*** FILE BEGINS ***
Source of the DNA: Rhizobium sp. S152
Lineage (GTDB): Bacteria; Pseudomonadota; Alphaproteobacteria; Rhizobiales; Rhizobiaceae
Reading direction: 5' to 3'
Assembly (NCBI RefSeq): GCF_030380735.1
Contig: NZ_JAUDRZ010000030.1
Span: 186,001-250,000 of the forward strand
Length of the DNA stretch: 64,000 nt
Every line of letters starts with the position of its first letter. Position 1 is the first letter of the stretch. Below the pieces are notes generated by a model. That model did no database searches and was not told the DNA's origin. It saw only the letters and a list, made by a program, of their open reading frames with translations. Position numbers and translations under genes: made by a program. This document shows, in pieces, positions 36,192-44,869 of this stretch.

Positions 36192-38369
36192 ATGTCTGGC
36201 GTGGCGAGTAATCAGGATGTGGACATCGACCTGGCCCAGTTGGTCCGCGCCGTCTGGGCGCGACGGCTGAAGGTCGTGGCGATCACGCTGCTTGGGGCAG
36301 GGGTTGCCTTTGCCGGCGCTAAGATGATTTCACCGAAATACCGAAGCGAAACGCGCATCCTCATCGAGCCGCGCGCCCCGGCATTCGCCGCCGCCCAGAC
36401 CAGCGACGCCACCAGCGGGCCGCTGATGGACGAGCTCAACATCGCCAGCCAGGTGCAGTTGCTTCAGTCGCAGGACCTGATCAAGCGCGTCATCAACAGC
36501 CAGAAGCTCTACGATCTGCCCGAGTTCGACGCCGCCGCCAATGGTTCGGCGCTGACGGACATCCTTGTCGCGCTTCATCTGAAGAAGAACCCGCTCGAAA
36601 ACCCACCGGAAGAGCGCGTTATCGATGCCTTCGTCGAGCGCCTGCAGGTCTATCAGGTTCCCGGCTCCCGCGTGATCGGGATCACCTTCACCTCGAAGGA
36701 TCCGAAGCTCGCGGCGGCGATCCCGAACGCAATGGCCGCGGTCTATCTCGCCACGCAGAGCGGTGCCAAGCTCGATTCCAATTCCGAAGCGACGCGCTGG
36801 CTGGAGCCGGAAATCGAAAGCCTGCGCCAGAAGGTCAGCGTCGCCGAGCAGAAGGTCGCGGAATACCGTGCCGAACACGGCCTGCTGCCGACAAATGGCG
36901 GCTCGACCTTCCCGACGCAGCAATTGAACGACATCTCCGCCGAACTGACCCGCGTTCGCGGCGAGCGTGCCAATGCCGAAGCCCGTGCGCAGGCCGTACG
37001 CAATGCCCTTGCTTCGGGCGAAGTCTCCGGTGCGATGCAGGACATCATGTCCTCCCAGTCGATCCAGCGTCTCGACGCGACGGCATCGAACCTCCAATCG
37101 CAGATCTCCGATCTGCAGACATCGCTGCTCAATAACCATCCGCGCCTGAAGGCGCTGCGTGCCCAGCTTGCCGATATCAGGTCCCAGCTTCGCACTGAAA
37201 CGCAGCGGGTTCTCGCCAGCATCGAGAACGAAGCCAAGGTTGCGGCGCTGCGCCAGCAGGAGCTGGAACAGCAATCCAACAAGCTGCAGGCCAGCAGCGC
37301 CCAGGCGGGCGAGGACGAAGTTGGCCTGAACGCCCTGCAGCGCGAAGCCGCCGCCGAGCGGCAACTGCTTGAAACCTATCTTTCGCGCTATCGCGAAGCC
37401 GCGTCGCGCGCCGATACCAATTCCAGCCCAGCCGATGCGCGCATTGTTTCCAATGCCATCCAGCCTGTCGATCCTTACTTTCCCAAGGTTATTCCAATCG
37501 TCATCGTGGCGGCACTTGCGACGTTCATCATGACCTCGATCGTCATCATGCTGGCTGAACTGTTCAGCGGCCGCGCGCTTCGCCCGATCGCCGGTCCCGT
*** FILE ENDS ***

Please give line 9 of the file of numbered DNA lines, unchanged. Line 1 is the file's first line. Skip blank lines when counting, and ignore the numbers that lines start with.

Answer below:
Positions 36192-38369